SAINS ONI, J.—.Mendis Silva v. Ceylon Insurance Co., Ltd.
Present / Weerasooriya, J., and Sansoni, J.W. MENDIS SILVA, Appellant, and THE CEYLON INSURANCE
CO., LTD., Respondent
S.C. 114—D. C. Colombo, 34320fM
Insurance—-Motor vehicle—Proposal form—Statements therein—Interpretation—
Evidence of un-roadworthiness—“ Judicial notice
A lorry, which had been insured by the plaintiff with the defendant Company,ran off the road by accident when the steering rod gave way when it was beingdriven by the plaintiff’s driver. In a claim made by the plaintiff for the costof repairing the lorry plus the towing charges-—-
Held, (i) that the accident was caused by “ accidental, external means
that the weight stated by the plaintiff in the proposal form as the“ maximum carrying capacity of the vehicle ” ought not to be regarded asincorrect merely because it exceeded the authorised payload specified in thelicence as the maximum load which could be carried on the lorry, undersection 36 of the Motor Traffic Act No. 14 of 1957.
that it coold not be contended that the plaintiff committed a breach ofthe condition to “ maintain in efficient condition ” the insured lorry merely byproving that of the six tyres on the lorry (for it had six wheels) the three on theoff side were worn smooth. A Court should not take judicial notice of thefact that if there are any smooth tyres on a motor vehicle, the vehicle is un-roadworthy.
Appeal from a judgment of the District Court, Colombo.
E. F, N. Gratiaen, Q.C., with S. O. E. Rodrigo and John de Saram,or the Plaintiff-Appellant.
B. WHeramanayalee, Q.C., with H. Wanigatunga, for the Defendant-Respondent.
Cur. adv. vult
February 18, 195S. ■ Sansoni, J.—
The plaintiff insured his Chevrolet lorry bearing No. CY 4144 with the-defendant company upon a Policy of Insurance dated 26th May, 1954.When the lorry was being driven to Trincomalee on 8th August, 1954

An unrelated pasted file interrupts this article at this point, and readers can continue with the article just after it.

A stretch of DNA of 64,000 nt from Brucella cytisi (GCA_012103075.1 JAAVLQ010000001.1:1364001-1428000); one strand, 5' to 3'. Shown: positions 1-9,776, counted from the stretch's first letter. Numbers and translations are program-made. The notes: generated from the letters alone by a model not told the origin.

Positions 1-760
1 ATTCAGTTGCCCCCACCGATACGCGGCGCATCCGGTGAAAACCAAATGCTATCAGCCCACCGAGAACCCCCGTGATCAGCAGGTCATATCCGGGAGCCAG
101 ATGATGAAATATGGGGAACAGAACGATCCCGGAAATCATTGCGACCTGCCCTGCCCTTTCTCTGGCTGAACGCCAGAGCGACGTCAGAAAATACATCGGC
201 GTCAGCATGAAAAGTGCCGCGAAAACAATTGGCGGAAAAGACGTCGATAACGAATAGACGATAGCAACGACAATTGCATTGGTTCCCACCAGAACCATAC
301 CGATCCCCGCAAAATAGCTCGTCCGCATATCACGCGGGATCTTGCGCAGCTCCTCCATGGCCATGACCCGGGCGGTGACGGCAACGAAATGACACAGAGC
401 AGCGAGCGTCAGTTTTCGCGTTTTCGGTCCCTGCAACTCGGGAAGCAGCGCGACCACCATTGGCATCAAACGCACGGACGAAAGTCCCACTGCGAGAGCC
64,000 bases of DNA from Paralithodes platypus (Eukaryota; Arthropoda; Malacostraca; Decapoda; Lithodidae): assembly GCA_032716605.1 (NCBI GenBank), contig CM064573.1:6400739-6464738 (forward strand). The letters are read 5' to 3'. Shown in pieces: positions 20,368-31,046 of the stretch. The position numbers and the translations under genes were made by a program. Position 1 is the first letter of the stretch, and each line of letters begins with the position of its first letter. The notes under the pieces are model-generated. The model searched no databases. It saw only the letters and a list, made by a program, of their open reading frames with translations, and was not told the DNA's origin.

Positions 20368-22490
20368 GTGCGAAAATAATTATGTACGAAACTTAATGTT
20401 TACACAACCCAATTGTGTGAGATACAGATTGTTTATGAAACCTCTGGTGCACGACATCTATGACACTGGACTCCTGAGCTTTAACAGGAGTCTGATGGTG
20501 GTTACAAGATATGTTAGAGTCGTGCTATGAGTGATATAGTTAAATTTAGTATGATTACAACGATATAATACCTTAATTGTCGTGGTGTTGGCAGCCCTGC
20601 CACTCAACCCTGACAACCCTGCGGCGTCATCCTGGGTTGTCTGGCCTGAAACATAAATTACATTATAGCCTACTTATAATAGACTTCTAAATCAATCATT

SANSCXNI, J.—Mendis Silva v. Ceylon Insurance Co., hid.
by the plaintiff’s driver it ran off the road and was seriously damaged.The lorry was thereafter towed to Colombo, and the cost of repairing itwas estimated by Rowlands Ltd. at Rs. 5,093*73.
The plaintiff brought this action to recover Rs. 9,000, further damagesat Rs. 10 a day from 8th September, 1954=, and a sum of Rs. 150 as towingcharges. The defendant company, after negotiations with the plaintiff,denied its liability in any sum whatsoever. After trial the learned Dis-trict Judge dismissed, the plaintiff’s .action, upholding the defence onthree grounds : they were (1) because the damage to the lorrj' was notcaused by “ accidental, external means”, (2) because the plaintiff hadgiven a false answer in the proposal by stating that the “ maximumcarrying capacity of the vehicle ” was 3£ tons and not 2 tons, (3) becausethe plaintiff failed to “ take all reasonable precautions to safeguardfrom loss or damage and to maintain in efficient condition ” the insuredlorry, in breach of condition 5 of the Policy.
At the hearing of the appeal, Mr. Gratiaen who appeared for theplaintiff-appellant limited his claim to Rs. 5,243.73 being the estimatedcost of repairing the lorry plus the towing charges. Mr. Wikramanayakewho appeared for the defendant-respondent did not attempt to support•the learned Judge’s finding on the first ground which I have set out.It is clear from the evidence that the lorry ran off the road by accidentwhen the steering rod gave way, and was damaged when it collided witha log ; the case therefore fell within the plirase “ accidental, externalmeans”. If the attention of the learned Judge had been drawn to suchcases as Winspear v. Accidental Insurance Companyx, and Lawrence v.Accidental Insurance Company2, his decision on this point would havebeen different.
With regard to the second ground, Mr. Gratiaen conceded that since theproposal was the basis of the contract, the statements in the proposalhad to be true if the contract was not to be avoided. It was submitted,however, that upon a fair and reasonable construction the answer “ 3^tons ” was the true answer to the question “ maximum carrying capacityof vehicle or that, at the lowest, the question was ambiguous andshould therefore be construed against the insurers. The learned Judge’sview was that the maximum carrying capacity of a vehicle is neither morenor less than the payload of 2 tons which the licensing authority hadspecified in the licence as the maximum load wltich may be carried onthe lorry, under Section 3G of the Motor Traffic Act No. 14 of 1957. Ifthe question in the proposal can and does in fact mean only what thelearned Judge thought it meant, there is no doubt as to the falsity of theanswer given by the plaintiff. Rut the evidence of the witnesses Nelsonand Wettasinghe, called by the plaintiff and the defendant companyrespectively, shows that the authorised pay-load mentioned in the licenceis sometimes, at the discretion of the Commissioner of Motor Transport,fixed at a lower figure than the. total weight of the goods which thevehicle is capable of carrying ; and that a lorry such as this, with a“ wheel base of 161 ” can carry 3-^ tons of goods. Their evidence is notvery clear on some matters, but it was for the defendant company to